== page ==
Brookville Smart Energy Depot opens as largest solar bus charging infrastructure project in U.S.
The new depot will provide renewable energy to charge up to 70 electric buses by 2026, in line with Montgomery County’s goal to achieve a zero carbon emission fleet by 2035.
Credit: Montgomery County Government
Montgomery County government has announced that it has opened the Brookville Smart Energy Depot in Silver Spring, Maryland, on 31 October 2022, representing a big step towards its goal of transitioning to a zero carbon emissions bus fleet by 2035.
The new depot is the largest solar bus charging infrastructure project in the U.S. and will supply renewable energy to the Montgomery County Department of Transportation’s (MCDOT) growing Ride On electric bus fleet.
“This project has been garnering attention nationally because it is innovative, ground-breaking, and will help us achieve our ambitious climate action plan to reduce all carbon emissions by 2035,” said County Executive Marc Elrich. “Transportation is one of the largest contributors to greenhouse gas. We are leading by example by going emission-free. We are the third nationally to have solar-powered charging stations for our buses and we are the largest so far.”
The Brookville Smart Energy Depot includes solar panels installed on tall canopies with charging stations, on-site battery storage and backup generation at an existing MCDOT Ride On bus depot. The 6.5 MW microgrid includes bus-height solar canopies, battery energy storage, as well as more than 4.14 MW of charging capacity and will provide clean, renewable energy to charge up to 70 electric buses by 2026.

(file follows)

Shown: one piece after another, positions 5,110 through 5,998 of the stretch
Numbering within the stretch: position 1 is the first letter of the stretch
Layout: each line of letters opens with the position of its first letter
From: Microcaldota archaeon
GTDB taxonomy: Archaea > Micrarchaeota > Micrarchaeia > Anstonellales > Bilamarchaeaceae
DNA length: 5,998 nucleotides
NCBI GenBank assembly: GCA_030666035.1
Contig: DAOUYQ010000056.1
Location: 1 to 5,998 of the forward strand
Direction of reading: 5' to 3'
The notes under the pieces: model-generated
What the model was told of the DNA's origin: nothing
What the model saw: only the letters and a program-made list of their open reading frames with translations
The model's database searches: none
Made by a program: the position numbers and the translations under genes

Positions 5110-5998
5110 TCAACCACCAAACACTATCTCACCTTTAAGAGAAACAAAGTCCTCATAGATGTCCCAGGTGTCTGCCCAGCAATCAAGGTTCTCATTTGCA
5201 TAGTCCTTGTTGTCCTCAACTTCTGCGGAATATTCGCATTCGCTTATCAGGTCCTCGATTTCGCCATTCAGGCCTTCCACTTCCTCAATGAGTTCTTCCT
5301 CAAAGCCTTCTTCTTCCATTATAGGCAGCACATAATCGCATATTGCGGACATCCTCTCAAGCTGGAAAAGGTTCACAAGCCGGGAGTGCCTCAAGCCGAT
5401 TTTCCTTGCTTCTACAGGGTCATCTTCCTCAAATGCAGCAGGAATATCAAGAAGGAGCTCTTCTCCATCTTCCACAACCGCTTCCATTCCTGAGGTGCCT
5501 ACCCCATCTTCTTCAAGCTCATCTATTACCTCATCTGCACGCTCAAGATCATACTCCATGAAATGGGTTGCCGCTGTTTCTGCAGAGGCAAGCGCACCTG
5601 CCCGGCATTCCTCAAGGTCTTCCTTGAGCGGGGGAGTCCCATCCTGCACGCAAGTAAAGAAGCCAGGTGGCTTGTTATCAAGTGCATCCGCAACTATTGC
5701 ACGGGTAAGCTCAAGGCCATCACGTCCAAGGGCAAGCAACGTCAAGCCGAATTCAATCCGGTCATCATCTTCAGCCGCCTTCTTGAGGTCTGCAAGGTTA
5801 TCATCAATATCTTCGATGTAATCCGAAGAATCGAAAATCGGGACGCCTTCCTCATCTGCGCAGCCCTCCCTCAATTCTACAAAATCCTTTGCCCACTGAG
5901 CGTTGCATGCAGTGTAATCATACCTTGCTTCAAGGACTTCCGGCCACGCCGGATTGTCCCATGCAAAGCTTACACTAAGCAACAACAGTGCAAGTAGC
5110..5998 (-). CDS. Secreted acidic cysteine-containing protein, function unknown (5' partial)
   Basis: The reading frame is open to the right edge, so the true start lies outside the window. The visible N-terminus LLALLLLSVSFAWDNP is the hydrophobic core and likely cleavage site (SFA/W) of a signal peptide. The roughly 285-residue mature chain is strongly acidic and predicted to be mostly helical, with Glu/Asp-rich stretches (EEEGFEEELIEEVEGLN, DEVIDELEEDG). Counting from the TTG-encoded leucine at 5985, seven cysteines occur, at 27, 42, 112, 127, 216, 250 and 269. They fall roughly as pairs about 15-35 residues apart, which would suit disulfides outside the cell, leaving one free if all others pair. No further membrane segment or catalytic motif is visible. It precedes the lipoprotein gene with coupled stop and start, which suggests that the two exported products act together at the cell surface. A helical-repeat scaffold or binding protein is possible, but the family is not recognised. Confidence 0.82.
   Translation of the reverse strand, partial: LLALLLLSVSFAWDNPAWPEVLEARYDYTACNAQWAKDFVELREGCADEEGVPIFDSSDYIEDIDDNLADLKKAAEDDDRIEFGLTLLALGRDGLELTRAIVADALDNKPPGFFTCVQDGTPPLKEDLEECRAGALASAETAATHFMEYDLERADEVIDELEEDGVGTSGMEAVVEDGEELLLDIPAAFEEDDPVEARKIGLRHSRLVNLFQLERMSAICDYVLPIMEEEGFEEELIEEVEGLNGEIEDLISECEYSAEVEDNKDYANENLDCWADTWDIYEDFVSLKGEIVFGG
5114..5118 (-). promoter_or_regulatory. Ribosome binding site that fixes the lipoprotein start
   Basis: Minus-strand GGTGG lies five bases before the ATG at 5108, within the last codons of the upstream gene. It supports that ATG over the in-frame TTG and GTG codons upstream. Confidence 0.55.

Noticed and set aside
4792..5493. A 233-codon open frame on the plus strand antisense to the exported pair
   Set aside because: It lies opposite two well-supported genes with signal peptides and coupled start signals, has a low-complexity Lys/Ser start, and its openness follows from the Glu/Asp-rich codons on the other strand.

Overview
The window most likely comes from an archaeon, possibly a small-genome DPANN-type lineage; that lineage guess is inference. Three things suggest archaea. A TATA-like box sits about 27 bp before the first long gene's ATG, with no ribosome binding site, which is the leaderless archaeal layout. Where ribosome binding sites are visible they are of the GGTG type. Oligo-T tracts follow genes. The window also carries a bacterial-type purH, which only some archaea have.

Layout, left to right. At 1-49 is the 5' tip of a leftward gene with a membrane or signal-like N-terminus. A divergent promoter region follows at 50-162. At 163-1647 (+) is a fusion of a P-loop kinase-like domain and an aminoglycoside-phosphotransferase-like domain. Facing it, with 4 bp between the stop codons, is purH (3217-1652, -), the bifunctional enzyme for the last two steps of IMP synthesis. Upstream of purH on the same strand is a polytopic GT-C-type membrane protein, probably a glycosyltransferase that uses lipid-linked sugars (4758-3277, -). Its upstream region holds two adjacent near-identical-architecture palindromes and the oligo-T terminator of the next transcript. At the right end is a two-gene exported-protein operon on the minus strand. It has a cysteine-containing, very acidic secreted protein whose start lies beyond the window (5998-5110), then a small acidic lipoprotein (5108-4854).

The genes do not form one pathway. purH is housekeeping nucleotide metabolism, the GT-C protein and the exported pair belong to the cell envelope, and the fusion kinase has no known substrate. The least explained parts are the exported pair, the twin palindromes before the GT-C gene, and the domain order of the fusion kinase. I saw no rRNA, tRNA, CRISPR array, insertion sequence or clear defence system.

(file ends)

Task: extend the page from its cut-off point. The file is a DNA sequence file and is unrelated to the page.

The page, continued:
The county currently has 14 electric buses and will be purchasing additional buses once a new procurement contract for up to 100 buses is complete in early 2023. Federal funds have been used to purchase the first four electric buses. The depot will meet the full charging capacity of the depot, 70 electric buses, by 2026.
“The Brookville Solar Project ensures uninterrupted bus services during any long-term power outages caused by severe weather as well as any short-term disturbances of the utility grid,” said County Council President Gabe Albornoz. “With global warming and our increase in aggressive weather events, building for resiliency is so important. Many of our residents are dependent on our public transportation system for essential trips, and we’re helping to ensure its reliability.”
The microgrid and charging infrastructure will be delivered at no upfront cost to Montgomery County through an Energy-as-a-Service (EaaS) contract, a long-term agreement ensuring predictable operating expenses and guaranteed performance for sustainability, resilience and reliability.
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Montgomery County Department of Transportation (MCDOT), Montgomery County Government